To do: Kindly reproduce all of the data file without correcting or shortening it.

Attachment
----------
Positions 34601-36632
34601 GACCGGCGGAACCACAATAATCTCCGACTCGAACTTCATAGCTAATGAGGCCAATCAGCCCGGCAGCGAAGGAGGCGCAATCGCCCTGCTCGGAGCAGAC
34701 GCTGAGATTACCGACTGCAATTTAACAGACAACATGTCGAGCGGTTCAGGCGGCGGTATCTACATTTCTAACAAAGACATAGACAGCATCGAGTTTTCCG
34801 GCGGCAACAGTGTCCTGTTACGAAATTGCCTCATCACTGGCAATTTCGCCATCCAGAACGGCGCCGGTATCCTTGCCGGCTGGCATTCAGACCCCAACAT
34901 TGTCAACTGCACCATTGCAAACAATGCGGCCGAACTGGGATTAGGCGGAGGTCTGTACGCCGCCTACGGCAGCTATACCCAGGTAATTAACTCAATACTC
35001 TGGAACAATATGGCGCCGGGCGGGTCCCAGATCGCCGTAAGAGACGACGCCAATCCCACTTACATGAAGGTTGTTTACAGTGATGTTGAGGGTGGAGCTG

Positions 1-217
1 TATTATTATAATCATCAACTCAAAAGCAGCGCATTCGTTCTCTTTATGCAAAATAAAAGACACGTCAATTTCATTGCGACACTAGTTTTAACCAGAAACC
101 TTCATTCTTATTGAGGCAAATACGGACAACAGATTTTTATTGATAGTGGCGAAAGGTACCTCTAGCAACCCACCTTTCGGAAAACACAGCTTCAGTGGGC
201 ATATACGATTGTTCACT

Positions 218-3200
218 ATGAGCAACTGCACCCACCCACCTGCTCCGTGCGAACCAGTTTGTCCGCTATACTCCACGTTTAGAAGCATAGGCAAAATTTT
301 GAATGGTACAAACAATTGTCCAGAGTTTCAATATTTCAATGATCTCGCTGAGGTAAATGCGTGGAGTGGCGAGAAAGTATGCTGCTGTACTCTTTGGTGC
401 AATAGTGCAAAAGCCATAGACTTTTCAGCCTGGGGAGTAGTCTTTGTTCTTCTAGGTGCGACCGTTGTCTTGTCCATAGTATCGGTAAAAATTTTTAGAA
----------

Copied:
Positions 34601-36632
34601 GACCGGCGGAACCACAATAATCTCCGACTCGAACTTCATAGCTAATGAGGCCAATCAGCCCGGCAGCGAAGGAGGCGCAATCGCCCTGCTCGGAGCAGAC
34701 GCTGAGATTACCGACTGCAATTTAACAGACAACATGTCGAGCGGTTCAGGCGGCGGTATCTACATTTCTAACAAAGACATAGACAGCATCGAGTTTTCCG
34801 GCGGCAACAGTGTCCTGTTACGAAATTGCCTCATCACTGGCAATTTCGCCATCCAGAACGGCGCCGGTATCCTTGCCGGCTGGCATTCAGACCCCAACAT
34901 TGTCAACTGCACCATTGCAAACAATGCGGCCGAACTGGGATTAGGCGGAGGTCTGTACGCCGCCTACGGCAGCTATACCCAGGTAATTAACTCAATACTC
35001 TGGAACAATATGGCGCCGGGCGGGTCCCAGATCGCCGTAAGAGACGACGCCAATCCCACTTACATGAAGGTTGTTTACAGTGATGTTGAGGGTGGAGCTG

Positions 1-217
1 TATTATTATAATCATCAACTCAAAAGCAGCGCATTCGTTCTCTTTATGCAAAATAAAAGACACGTCAATTTCATTGCGACACTAGTTTTAACCAGAAACC
101 TTCATTCTTATTGAGGCAAATACGGACAACAGATTTTTATTGATAGTGGCGAAAGGTACCTCTAGCAACCCACCTTTCGGAAAACACAGCTTCAGTGGGC
201 ATATACGATTGTTCACT

Positions 218-3200
218 ATGAGCAACTGCACCCACCCACCTGCTCCGTGCGAACCAGTTTGTCCGCTATACTCCACGTTTAGAAGCATAGGCAAAATTTT
301 GAATGGTACAAACAATTGTCCAGAGTTTCAATATTTCAATGATCTCGCTGAGGTAAATGCGTGGAGTGGCGAGAAAGTATGCTGCTGTACTCTTTGGTGC
401 AATAGTGCAAAAGCCATAGACTTTTCAGCCTGGGGAGTAGTCTTTGTTCTTCTAGGTGCGACCGTTGTCTTGTCCATAGTATCGGTAAAAATTTTTAGAA